Gaslighting is basically crazy making. It typically happens in abusive relationships, relationships where one (or both) partner has an addiction, or if one partner has narcissistic tendencies. It can be a defense strategy (he says "I wasn’t drunk", when he obviously was), a form of manipulation ("I'm worried about you. I hope you haven't told anyone, they'll think you're crazy"), or a result of limited attunement or empathy ("you're just being sensitive"). Sometimes it's blatant. Sometimes it's more tricky to spot. Either way, it has an impact on your health and vitality and is a pattern that needs attention and effort to change.
Because one effect is lack of trust in your perceptions, if you’re being gaslighted, you may be second guess if you’re actually being gaslighted. Here’s a list by Robin Stern, PhD to help.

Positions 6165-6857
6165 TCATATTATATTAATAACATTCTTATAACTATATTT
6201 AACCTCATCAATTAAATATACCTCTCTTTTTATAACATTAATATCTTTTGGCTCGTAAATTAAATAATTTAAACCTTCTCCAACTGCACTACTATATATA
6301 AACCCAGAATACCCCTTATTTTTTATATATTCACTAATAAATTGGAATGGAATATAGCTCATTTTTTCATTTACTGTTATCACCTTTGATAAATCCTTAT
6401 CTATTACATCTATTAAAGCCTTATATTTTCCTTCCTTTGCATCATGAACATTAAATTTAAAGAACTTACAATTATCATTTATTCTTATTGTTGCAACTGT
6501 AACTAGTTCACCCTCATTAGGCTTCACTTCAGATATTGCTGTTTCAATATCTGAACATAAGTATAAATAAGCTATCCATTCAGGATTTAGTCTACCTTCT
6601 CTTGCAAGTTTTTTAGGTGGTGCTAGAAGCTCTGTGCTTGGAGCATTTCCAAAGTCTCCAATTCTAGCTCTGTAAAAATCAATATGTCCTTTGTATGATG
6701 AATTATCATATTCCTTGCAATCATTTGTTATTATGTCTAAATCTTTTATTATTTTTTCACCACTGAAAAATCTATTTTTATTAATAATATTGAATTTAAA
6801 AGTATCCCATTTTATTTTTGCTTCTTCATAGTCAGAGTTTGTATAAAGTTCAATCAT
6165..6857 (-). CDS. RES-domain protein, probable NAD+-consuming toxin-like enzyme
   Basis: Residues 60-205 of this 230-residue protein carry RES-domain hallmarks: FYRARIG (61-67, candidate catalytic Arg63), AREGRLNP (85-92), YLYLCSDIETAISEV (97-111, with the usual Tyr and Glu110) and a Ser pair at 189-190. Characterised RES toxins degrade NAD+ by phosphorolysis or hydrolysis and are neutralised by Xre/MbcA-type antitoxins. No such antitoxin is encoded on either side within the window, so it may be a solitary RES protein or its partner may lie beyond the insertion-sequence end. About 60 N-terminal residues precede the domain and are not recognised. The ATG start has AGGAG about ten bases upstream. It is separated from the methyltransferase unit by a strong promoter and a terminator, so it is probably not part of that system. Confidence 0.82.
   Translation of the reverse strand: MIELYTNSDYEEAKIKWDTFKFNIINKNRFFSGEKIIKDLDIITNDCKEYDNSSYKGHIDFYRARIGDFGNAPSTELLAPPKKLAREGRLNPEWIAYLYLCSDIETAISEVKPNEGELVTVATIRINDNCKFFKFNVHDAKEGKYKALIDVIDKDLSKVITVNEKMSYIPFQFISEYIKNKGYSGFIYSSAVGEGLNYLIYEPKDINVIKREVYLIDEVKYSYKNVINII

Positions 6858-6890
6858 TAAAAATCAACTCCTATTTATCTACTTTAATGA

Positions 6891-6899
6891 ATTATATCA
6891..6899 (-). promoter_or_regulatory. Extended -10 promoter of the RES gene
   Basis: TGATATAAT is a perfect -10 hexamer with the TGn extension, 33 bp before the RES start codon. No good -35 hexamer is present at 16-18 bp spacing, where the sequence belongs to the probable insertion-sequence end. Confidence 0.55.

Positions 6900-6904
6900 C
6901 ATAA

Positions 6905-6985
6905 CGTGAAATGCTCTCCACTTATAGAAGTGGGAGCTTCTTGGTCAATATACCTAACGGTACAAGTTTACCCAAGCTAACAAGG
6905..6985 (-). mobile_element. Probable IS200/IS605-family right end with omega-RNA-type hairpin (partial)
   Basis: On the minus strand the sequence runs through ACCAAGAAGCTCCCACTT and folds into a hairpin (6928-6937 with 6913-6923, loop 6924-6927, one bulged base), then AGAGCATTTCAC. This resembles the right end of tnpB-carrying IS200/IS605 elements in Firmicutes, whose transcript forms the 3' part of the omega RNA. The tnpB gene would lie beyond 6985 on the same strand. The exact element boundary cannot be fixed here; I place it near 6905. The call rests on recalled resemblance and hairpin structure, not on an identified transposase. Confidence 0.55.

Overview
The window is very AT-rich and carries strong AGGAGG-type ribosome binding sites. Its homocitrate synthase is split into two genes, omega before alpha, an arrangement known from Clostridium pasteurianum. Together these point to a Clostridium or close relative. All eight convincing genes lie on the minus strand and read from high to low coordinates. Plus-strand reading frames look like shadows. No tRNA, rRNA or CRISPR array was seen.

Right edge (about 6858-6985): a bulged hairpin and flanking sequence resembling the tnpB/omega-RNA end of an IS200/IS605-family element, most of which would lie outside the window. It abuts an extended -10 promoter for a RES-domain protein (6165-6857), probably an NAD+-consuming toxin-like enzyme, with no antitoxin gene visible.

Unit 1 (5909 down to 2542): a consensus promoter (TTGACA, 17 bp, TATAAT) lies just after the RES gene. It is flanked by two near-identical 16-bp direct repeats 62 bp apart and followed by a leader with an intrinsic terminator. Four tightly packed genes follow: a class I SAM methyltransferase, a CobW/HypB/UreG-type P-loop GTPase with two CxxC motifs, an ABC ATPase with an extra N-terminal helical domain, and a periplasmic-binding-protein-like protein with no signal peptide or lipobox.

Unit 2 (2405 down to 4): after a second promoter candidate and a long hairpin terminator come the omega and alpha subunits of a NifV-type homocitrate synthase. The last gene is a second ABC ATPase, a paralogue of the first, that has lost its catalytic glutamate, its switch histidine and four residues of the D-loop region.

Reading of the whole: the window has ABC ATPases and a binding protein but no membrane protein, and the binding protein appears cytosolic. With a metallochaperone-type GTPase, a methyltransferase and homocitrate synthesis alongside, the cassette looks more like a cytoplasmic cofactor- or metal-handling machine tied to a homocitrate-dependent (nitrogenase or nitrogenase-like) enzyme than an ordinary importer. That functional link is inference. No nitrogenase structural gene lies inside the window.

Signs you may be being gaslighted:
- You are constantly second-guessing yourself.
- You start to question if you are too sensitive.
- You often feel confused and have a hard time making simple decisions.
- You find yourself constantly apologizing.
- You can’t understand why you’re so unhappy.
- You often make excuses for your partner’s behavior.
- You feel like you can’t do anything right.
- You often feel like you aren’t good enough for others.
- You have the sense that you used to be a more confident, relaxed and happy person. You withhold information from friends and family so you don’t have to explain things
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